Mutations

PSEN1 M146L (A>C)

Overview

Pathogenicity: Alzheimer's Disease : Pathogenic
Clinical Phenotype: Alzheimer's Disease, Pick's disease
Genomic Mutation Name (MET1): g.25639A>C
Genomic Mutation Name (NT1): g.42193A>C
dbSNP ID: rs63750306
Coding/Non-Coding: Coding
Genomic Region: Exon 5
Mutation Type: Point, Missense
Codon Change: ATG to CTG
Research Models: 3

Findings

This pathogenic mutation has been detected in at least fifteen families word-wide. In 2010, haplotype analysis revealed that these kindreds are in fact one extended kindred. A common founder effect was determined to account for the presence of this mutation in over 148 affected individuals dispersed over several centuries and multiple continents. The origin of the mutation was traced to a single family originating from Southern Italy before the 17th century (Bruni et al., 2010).

The M146L mutation was first reported in two families in conjunction with the cloning of the PSEN1 gene in 1995 (Sherrington et al., 1995). The families, known as FAD4 and Tor1.1, had roots in southern Italy and were later shown to share a common ancestor (Bruni, 1998). Age of onset in both families was around 43 years old.

The FAD4 pedigree, also known as the N family, was described prior to the identification of the mutation (Foncin et al., 1985). The family was reported to consist of 43 patients with Alzheimer’s disease. Thirteen were known by history, 21 by medical record, and nine by clinical examination. Five were confirmed histopathologically to have AD. The clinical picture was fairly uniform: the first symptom was memory loss beginning around age 40. Psychotic-like symptoms often followed, then profound dementia, and death around age 50. Akinesia was prominent late feature, often with myoclonus. Grand mal seizures sometimes occurred. A branch of this family, Okla1(FAD4) with three affected individuals over two generations, closely matched what was reported for the family at large with onset at about 43 years (Clark et al., 2005). An additional individual related to this family (p.49) with onset of dementia at 37 years has been reported elsewhere (Finckh et al., 2005).

The Tor1.1 family, from Torino Italy, had a history of early-onset AD. At the time it was first reported in 1991, the pedigree comprised 1500 members, over eight generations. Twenty-two patients with AD were identified, one with a confirmed AD diagnosis by autopsy. The pattern of inheritance was consistent with autosomal dominant transmission. The clinical course in this family was noted to be fairly uniform with a high incidence of myoclonic jerks and epileptic seizures. Psychiatric symptoms such as hallucinations and delusions were frequent later symptoms (Bergamini et al., 1991; Rainero et al., 1994).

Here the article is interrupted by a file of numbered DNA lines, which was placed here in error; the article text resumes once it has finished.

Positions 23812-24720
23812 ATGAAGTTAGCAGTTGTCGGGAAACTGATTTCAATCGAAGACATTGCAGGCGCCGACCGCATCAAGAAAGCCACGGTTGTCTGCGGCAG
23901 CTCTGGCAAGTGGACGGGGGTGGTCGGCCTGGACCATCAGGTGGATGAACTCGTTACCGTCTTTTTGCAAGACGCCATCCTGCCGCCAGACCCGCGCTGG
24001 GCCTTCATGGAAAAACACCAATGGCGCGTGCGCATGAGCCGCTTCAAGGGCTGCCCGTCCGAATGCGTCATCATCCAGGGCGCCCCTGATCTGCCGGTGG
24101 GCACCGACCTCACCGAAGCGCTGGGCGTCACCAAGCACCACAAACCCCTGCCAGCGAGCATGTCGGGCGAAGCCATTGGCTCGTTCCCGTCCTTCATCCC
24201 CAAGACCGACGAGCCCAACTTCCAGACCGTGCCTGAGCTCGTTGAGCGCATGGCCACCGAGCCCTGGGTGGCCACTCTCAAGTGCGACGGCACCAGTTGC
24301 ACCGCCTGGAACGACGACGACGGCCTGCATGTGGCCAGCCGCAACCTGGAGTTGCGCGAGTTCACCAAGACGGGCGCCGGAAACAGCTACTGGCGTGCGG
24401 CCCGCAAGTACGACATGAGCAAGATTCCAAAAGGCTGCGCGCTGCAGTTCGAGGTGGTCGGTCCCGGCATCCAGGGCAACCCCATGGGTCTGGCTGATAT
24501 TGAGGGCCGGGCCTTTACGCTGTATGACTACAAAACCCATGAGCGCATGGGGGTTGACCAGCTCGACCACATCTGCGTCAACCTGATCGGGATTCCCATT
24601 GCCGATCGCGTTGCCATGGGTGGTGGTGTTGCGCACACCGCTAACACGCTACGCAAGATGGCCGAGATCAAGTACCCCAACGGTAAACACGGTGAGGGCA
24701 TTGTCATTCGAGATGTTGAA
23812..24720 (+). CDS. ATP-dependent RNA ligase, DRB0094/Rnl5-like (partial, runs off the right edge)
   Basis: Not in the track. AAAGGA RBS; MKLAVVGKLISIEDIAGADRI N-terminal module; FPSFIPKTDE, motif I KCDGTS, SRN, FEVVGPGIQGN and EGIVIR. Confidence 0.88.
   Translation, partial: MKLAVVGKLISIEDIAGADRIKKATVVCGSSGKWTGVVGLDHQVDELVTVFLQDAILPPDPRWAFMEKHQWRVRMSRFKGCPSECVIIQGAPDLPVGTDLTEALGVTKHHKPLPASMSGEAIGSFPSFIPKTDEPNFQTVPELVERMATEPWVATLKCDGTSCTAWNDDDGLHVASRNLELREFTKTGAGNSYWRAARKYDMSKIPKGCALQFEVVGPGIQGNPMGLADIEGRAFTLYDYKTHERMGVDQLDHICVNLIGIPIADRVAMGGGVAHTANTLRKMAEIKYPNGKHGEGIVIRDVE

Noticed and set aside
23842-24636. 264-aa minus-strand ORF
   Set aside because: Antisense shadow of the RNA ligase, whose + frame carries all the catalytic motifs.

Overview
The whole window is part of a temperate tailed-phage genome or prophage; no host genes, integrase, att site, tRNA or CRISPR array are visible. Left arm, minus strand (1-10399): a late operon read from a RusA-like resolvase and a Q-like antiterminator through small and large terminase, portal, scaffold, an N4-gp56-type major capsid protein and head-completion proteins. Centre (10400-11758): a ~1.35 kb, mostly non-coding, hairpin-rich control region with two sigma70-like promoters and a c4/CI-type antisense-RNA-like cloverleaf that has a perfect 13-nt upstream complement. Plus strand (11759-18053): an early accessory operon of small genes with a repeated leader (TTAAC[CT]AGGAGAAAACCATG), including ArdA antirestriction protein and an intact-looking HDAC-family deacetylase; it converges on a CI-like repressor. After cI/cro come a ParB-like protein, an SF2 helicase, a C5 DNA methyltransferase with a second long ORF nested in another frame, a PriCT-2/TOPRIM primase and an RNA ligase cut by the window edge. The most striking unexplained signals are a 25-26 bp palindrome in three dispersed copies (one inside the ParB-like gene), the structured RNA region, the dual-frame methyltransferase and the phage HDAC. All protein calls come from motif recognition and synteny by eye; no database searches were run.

Three additional Italian families were reported (Sorbi et al., 1995) and later linked to the Italian kindreds FAD4 and Tor1.1 (Bruni et al., 2010). Two of the families had classical clinical and neuropathological AD, with mean age of onset of 45 ± 3 and 36 ± 3. Death in both families typically followed 4-5 years after onset. The third family had early onset age (35 ± 2 years) but a relatively slow clinical course of disease starting with selective memory impairment for 2-3 years. One member of this family died 18 years after onset. Post-mortem examination confirmed the diagnosis of AD.

A French family carrying this mutation was described and segregation demonstrated. As reported, the family, ALZ 204, had six affected individuals over three generations. Onset ranged from 38-47 years (Campion et al., 1999). This family was later determined to be a branch of the Tor1.1 family (Bruni et al., 1998).

Two patients carrying the mutation were reported (Rogaeva et al., 2001). Clinical details, demographic information, and family history were not included in the publication.

A family with three affected individuals over three generations was described. This family was of Italian and Greek heritage. Two of the affected family members were examined neuropathologically following their deaths at ages at 46 and 48. Disease duration was seven and eight years, with onset at age 39 and 40. Mixed neuropathology was found at autopsy with frequent plaques and tangles (Braak and Braak score of 6) and numerous Pick bodies (Halliday et al., 2005).